Saturday, July 5, 2014:
We must be getting better at tucking in the rag top, as we are actually dry inside the car after all night rain. Early morning, time to toddle along to McD's to use the WiFi and shelter. I spent hours posting photos and notes from day before. Half past noon and it appears to have stopped raining (temporarily) but is still overcast and wet.

Reverse route and go back to Ellsworth to carry on up US-1 North (actually going east then). Raining again (pretty much all day), so we might as well be driving rather than walking. Always searching for end of the world, we find Roque Bluffs State Park off of Old US-1 south of Machias, ME.

Nice beach with some seaweed and friendly seagulls (one of my favorite birds). Given the right circumstances they will do a well correographed line dance in unison. They can also hover close at hand and catch food out of the air when you toss it upward.

Fighting rain as we go, farther along the coast we visit Quoddy Head State Park. Don't bother getting out of the car here, just get some pictures of the lighthouse. I believe this is the most eastern point of the United States.

A few miles farther north we visit Lubec, ME, the eastern most town in the United States. A small fishing village with some tourist restaurants, it may be end of the world in many ways.

It also has a bridge going to Campobello Island, New Brunswick, Canada. This is home of Roosevelt Campobello International Park. Since the island is part of Canada, there are international checkpoints at the bridge, and we don't have passports, so this is end of the world for us today.

Heading back west we get pictures of storm damage (which is everywhere), reminding us we are still flirting with hurricane Arthur.

Going back to US-1 and continuing north, we stop in Calais, ME, for the night. Here is the second McD's in a row that has no wall outlet for the laptop charger, so this time we move over to Burger King for WiFi and web work.

Sunday, July 6, 2014:
Still heading north, not so much to see for long stretches here, so did some night driving again. Finally drove out of the rain, then stopped for a nap after midnight. Was shorty visited by a United States Border Guard who said he was checking to see if we were okay. But we know the real reason he was checking. An hour later we were visited by another USBG going the other direction, same story. Moral of this story is, maybe don't park so close to the country border?

Moving on in the morning making more miles north on US-1, we run across Aroostook State Park near Spragueville, ME, a nice pace to camp (but we didn't). Around the corner from the park is the site of launching of the first successful trans Atlantic balloon flight in 1978.

By 11:00 am we are in Madawaska, ME, which must be the farthest point north in the continental USA (not counting Alaska). From here US-1 North goes west and south as we are head for Fort Kent. From there we proceed west another 30 miles west through Alagash to a tiny place named Dickey at end of ME-161 (dead end road again). The claim to fame here is that there is a part of the North Woods that was originally intended to be part of Canada. Apparently surveyors messed up and followed the wrong river, so some land north of the St Johns River and south of the St Francis River became part of the United States.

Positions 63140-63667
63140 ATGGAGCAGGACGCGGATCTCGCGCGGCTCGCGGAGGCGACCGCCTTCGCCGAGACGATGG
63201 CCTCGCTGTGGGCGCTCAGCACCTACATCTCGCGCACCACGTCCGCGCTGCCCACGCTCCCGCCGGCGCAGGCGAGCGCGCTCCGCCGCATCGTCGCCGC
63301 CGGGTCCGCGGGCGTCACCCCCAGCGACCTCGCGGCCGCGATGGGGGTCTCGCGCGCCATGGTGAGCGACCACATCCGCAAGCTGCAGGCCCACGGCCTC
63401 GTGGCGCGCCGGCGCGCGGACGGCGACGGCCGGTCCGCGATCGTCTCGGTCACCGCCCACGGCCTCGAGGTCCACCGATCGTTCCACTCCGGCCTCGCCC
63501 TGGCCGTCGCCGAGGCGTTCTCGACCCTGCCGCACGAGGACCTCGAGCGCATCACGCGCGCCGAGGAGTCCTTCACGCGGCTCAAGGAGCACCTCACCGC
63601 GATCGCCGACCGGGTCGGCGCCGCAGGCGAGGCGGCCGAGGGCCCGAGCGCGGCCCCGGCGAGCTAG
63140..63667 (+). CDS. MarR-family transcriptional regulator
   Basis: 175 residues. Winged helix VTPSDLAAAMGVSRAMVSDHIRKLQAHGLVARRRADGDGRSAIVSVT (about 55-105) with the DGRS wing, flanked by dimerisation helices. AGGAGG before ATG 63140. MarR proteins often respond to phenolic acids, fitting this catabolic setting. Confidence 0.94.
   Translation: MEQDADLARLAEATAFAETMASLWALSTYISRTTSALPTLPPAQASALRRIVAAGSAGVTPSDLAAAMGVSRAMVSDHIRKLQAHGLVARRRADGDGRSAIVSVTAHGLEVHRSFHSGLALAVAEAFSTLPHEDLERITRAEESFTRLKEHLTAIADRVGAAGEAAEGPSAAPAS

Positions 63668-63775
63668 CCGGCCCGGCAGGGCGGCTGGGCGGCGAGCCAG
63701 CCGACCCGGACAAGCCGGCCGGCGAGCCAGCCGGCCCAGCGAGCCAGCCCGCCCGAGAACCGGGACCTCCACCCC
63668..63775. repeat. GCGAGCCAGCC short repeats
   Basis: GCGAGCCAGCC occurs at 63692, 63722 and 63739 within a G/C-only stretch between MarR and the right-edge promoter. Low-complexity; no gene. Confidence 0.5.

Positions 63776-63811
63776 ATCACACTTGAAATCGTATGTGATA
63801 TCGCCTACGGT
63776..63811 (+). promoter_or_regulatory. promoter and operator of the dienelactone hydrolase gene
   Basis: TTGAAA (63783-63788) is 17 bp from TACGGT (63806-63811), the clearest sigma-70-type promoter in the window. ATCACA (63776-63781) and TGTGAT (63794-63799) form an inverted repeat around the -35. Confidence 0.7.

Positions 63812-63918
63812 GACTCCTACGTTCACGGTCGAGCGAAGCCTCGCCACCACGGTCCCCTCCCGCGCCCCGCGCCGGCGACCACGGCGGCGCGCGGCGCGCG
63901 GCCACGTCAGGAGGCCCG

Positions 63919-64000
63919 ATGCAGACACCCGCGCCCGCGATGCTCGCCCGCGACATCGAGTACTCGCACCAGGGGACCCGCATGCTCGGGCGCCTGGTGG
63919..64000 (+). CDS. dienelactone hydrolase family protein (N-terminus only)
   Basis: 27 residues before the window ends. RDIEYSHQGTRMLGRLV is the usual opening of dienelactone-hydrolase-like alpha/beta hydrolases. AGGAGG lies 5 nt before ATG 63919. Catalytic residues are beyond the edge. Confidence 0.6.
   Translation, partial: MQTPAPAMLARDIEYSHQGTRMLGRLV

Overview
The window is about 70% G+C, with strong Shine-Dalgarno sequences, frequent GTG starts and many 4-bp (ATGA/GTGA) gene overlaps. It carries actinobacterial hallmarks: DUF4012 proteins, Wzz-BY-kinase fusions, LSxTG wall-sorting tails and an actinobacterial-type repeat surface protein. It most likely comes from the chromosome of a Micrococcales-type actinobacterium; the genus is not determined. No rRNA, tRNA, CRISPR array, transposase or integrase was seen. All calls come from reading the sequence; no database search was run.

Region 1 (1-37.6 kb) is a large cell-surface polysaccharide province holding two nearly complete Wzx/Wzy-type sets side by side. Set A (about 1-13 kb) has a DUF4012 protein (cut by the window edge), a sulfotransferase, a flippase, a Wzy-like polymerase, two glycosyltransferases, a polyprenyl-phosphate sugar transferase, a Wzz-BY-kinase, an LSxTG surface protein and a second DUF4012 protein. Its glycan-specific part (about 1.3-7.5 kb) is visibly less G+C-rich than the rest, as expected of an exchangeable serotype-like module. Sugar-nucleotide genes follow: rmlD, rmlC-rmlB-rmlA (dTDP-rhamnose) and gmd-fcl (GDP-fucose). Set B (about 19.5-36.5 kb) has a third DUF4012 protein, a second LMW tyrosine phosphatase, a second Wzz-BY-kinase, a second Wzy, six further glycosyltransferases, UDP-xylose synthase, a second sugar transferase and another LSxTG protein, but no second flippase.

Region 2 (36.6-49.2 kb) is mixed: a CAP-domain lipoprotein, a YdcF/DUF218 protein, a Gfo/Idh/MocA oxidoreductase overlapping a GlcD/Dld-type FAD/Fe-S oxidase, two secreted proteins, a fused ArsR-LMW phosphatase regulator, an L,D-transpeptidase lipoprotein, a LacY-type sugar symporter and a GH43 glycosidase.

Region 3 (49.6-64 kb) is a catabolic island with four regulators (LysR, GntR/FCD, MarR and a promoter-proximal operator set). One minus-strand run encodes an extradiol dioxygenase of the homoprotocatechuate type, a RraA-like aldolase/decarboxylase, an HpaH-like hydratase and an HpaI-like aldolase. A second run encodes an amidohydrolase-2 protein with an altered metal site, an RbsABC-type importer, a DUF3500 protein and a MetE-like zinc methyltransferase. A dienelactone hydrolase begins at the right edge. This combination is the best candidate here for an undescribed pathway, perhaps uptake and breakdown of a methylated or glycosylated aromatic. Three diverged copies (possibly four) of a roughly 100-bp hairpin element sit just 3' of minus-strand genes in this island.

Checkpoint at Alagash/Dickey.

A bit farther than the last checkpoint:

St Johns River, Alagash Museum, Alagash diner:

Back in Fort Kent, we felt obligated to at least get a picture of the Fort before heading south on ME-11.

This is part of ME-11 under construction for a few miles on the outskirts of Fort Kent. The entire pavement had been removed and the road bed was hard clay, very rough, and launched the car and trailer a few times before we got it down under 20 mph.

Elliot had been complaining for three days that in spite of signs all over the place declaring "Moose", we hadn't seen any. Half way down ME-11 we finally saw one (and lucky we didn't hit it on the road). The picture is crap, but that's all we could get with the moose in flight after we hit the brakes.

Much of ME-11 was nearly straight line with disregard to the hills, so lots of it was in lower gears and/or on the brakes going down, and sometimes lower gears to get up some of the longer grades. Absolutely delightful.

Have driven over 1000 miles in the past three days, the best we could find of MGs during that time were 13 of them in Owls Head Transportation Museum. Early this afternoon we had a report of an MGB owned my a lady in Presque Isle, ME, but could not get contact information.

Monday, July 7, 2014:
On prior request we decided to attend British Cars of New Hampshire club meeting at Weathervane, 393 Route 101, Bedford, NH. That's a bit out of our way (230 miles and 4-1/2 hours), but has a fixed schedule, so we go today. Towing the trailer, we told Mapquest to "avoid tolls", so it routed us down US-1 again through nasty traffic in very hot weather. We tried a stop for ice cream, but the promising looking shop was not open before noon, so we fixed lunch from the trailer and moved on. Arriving in Bedford a few hours early, we stopped in Manchester, NH, to do some computer work, and we looked up a nice state park campground just northeast of Manchester. Just as we wanted to move in that direction it started to rain lightly, so we put the top up before rolling. It was about 10 miles to the forest entrance then another 5 miles up hill to the campground. The higher we went the harder it rained, and when we were well entrenched on the mountain it was pouring buckets and windy. So we changed minds, changed direction, and came back down the hill. By the time we were back in Manchester there was no more rain. So we think it only rains on the mountains while we are up there. Okay think about it later.